The Brain and the Inner World

Peter had made available Chapter 9 of The Brain and the Inner World by Marc Solms, Karnac Books, 2002, which focuses on ‘neuroscience and the talking cure’. The chapter summarised a little of the current knowledge of the Self, and how the Mind works; the understanding of awareness and consciousness with reference to the internal and external world. Solms reviewed current understanding (from Jaak Panksepp in particular) of basic primary instinctive emotions and the manner in which self-object relationships are encoded in the brain both for the automatic responses necessary for survival. This activity is at first unconscious. Then memory of interaction with objects experienced as ‘good’ and ‘bad’ are laid down in memory systems which in turn act unconsciously on further experience of the world of objects. This sounds like a more or less passive mechanism.
However, there is a difference between the inner and the outer perspectives of the mind which is experienced as having an active agency which is synonymous with the sense of self we all have perceived, of course, subjectively. This SELF (the capitals are used by Panksepp to denote emotional and primary instinct different from our conscious acknowledgment of an emotion) guides action on the basis of evaluation without however free will at first.
“Free will” is understood from a neuroscience perspective as the capacity of the prefontlal lobes to inhibit what is otherwise what Freud called “repetition compulsion” of triggered motor programmes. And this ‘choice’  and “agency”is regarded as being at the core of our humanity as homo sapiens. The developed potential for delay in “motor responses” is thus in the interests of “thinking”. This capacity develops early and is heavily dependent on child life experience of what parents do and what parents say.Critical to this process is the language which becomes “inner speech” whereby as Solms says, prohibitions for example become inhibitions which is one of the processes by which humans develop their pathology whereby ‘”knowing is dissociated from doing, a diminution of the ability to regulate behaviour verbally. 
The “talking cure” which Freud described as strengthening the “ego” meant extending the sphere of influence of the “ego” over the “id”. but he abandoned his early distinction between the conscious and unconscious parts of the mind and saw also the core capacity of the ego was for “inhibition”. Thus repression is an unconstrained primary process and the inhibitory constraints a secondary one. The aim of the talking therapy is to bring to bear on the repressed inhibitory constraints of this secondary process and bring them “under the flexible control of the ego/SELF/free will.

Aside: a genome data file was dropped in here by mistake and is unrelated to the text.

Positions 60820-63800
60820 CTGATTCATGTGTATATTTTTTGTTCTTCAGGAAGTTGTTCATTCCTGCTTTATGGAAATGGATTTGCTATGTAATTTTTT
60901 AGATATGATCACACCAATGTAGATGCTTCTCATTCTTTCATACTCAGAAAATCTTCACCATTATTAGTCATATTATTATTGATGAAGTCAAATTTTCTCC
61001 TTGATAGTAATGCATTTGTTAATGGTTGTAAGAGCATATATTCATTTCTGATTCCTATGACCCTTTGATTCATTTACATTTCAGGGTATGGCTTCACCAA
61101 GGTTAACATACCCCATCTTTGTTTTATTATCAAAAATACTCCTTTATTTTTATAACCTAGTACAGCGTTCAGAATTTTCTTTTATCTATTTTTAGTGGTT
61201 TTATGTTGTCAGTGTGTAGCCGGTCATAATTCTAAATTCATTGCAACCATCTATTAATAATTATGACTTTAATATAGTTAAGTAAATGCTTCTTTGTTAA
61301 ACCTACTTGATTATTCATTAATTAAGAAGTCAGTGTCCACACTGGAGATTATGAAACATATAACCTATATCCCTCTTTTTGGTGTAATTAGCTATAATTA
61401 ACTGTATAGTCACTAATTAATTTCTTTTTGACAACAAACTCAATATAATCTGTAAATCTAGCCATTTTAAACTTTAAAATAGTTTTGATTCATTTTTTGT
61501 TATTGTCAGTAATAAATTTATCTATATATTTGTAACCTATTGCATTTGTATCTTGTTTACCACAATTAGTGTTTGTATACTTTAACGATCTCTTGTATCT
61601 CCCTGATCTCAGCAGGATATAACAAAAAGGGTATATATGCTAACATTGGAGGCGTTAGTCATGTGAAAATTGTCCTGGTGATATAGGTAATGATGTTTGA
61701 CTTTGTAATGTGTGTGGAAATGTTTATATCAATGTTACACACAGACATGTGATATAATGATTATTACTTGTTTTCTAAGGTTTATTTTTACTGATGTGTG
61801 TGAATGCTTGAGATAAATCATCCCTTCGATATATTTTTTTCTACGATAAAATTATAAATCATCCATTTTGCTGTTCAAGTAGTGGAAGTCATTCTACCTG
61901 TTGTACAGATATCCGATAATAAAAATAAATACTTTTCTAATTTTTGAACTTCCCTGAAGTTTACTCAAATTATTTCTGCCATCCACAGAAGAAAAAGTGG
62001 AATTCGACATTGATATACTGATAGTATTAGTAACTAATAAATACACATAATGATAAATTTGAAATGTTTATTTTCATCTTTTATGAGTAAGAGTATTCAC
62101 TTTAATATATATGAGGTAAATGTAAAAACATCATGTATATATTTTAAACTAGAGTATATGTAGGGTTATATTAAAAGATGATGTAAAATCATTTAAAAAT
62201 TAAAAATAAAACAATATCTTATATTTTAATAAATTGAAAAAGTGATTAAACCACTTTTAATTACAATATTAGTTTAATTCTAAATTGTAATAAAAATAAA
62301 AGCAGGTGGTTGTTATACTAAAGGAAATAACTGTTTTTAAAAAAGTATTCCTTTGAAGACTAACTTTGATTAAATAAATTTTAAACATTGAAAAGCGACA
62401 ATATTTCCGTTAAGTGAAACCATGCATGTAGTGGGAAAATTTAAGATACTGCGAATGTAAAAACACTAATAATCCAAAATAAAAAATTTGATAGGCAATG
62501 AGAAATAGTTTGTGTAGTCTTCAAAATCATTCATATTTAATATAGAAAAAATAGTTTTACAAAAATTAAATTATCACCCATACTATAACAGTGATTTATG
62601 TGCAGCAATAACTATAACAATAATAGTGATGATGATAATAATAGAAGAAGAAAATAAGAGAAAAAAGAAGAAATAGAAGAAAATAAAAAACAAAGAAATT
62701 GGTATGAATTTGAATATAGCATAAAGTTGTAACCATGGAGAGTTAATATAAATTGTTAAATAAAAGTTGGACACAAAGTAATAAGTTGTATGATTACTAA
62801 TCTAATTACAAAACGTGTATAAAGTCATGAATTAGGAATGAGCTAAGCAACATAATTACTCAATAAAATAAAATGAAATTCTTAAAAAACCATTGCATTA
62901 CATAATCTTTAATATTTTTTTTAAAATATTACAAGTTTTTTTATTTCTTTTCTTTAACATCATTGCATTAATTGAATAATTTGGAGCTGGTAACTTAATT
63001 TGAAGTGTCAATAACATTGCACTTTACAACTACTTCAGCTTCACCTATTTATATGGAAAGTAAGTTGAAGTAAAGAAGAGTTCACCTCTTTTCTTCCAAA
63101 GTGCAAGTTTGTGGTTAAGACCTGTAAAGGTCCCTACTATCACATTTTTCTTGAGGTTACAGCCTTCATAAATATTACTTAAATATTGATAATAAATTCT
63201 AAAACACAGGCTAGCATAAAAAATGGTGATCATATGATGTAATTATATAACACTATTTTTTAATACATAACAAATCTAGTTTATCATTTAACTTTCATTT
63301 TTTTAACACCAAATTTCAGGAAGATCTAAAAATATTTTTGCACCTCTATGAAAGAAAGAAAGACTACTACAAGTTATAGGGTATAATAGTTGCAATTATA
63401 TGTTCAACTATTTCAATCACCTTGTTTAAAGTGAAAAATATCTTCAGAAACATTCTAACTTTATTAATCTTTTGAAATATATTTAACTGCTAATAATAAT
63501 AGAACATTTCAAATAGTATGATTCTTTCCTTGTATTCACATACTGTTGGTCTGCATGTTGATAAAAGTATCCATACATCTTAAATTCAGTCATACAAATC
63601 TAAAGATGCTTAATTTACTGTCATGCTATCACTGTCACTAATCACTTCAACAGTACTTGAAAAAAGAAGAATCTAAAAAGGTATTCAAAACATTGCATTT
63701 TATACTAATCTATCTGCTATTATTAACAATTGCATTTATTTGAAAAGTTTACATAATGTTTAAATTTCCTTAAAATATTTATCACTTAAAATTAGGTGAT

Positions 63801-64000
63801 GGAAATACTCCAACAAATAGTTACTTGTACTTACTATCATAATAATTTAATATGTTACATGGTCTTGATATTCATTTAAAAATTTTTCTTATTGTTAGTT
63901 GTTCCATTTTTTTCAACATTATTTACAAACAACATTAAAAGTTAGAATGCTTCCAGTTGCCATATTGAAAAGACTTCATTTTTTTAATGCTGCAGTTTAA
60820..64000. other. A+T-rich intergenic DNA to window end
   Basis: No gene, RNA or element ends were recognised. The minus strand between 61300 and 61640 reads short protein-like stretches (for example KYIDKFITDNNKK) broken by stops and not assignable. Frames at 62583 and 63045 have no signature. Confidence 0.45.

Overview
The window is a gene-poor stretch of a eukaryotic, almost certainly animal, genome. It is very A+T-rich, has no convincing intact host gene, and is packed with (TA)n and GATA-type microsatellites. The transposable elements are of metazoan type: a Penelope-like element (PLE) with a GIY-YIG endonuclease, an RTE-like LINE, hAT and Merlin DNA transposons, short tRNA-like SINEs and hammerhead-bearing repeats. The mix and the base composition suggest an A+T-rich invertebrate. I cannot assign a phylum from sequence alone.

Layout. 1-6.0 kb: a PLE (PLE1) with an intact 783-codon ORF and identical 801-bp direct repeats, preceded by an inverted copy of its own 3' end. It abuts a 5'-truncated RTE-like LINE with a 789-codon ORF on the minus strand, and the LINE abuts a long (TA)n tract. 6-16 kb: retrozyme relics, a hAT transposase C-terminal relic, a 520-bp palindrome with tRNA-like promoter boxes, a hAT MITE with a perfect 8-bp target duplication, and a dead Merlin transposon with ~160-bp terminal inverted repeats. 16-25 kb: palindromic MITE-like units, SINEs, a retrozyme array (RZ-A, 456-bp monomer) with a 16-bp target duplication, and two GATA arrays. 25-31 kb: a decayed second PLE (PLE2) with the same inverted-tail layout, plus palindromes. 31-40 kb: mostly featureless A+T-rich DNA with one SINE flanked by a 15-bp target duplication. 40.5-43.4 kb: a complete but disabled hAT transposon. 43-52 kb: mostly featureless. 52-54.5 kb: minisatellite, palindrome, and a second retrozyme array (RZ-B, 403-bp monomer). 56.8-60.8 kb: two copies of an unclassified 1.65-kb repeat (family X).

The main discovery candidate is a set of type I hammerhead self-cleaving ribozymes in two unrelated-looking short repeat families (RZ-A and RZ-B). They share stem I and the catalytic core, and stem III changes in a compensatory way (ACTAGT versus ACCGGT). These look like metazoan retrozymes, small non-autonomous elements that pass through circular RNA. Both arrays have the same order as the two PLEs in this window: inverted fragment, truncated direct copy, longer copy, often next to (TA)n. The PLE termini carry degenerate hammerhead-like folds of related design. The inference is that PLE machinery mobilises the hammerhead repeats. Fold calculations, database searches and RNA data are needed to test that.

So, anything which is not under the control of the prefrontal lobes is ‘repressed. Talking therapy aims to  extend that sphere of influence. To do so it uses language which is the means by which, at a higher level abstract connections between perception and memory are ‘named,’ and allow then behaviour to be subordinated  to “programs of activity”.  But, teasingly, Solsm suggests that we ‘know’ that  such internalised and unconscious connections are ‘rekindled’ by transference in the therapeutic relationship being that which is repressed to consciousness.  But, he says, of this “we know virtually nothing! So Solms avoids adroitly false claims for the “talking cure”
Discussion properly focused on the experience of clients observed and felt by members of the group. We were able to contrast approaches along the spectrum from cognitive and analytical to person centred, directive to non-directive. The value of full body relaxation experience for noting the existence of emotions and their location in the body was appreciated. This would appear to be a process of allowing something of the unconscious connections and control to be acknowledged and, if named, then able to be within conscious reach allowing some aspect of the executive function of the prefrontal lobes to allow ‘space’ for alternate behaviour.
The value of transitional objects in childhood was recognised, but the relationship of this phenomena to an adult life encounter with a therapist required thought. The teddy bear may be torn apart but the desire to do that to the therapist is perhaps unlikely to be owned unless named by the therapist?
A number of the group ‘have to’ work short term with clients and the application of the processes of the ‘talking cure’ needed elaboration and exploration. Working intensely to establish a therapeutic alliance that acknowledged the power of relationship to effect awareness and potential change, might be one response. Attending carefully to the client’s understanding of the goal of being in therapy might be another. 
Perhaps learning from neuroscience about brain processes and what is unconscious and what is consciousness might help therapists to use deliberately the value of the human relationship for ameliorative change. The current stage of neuroscience awareness has yet to be able to define and understand “consciousness’ so therapists’ experience now is vital information for future understanding of what brings about change therapeutically. 

The Brain and the Inner World

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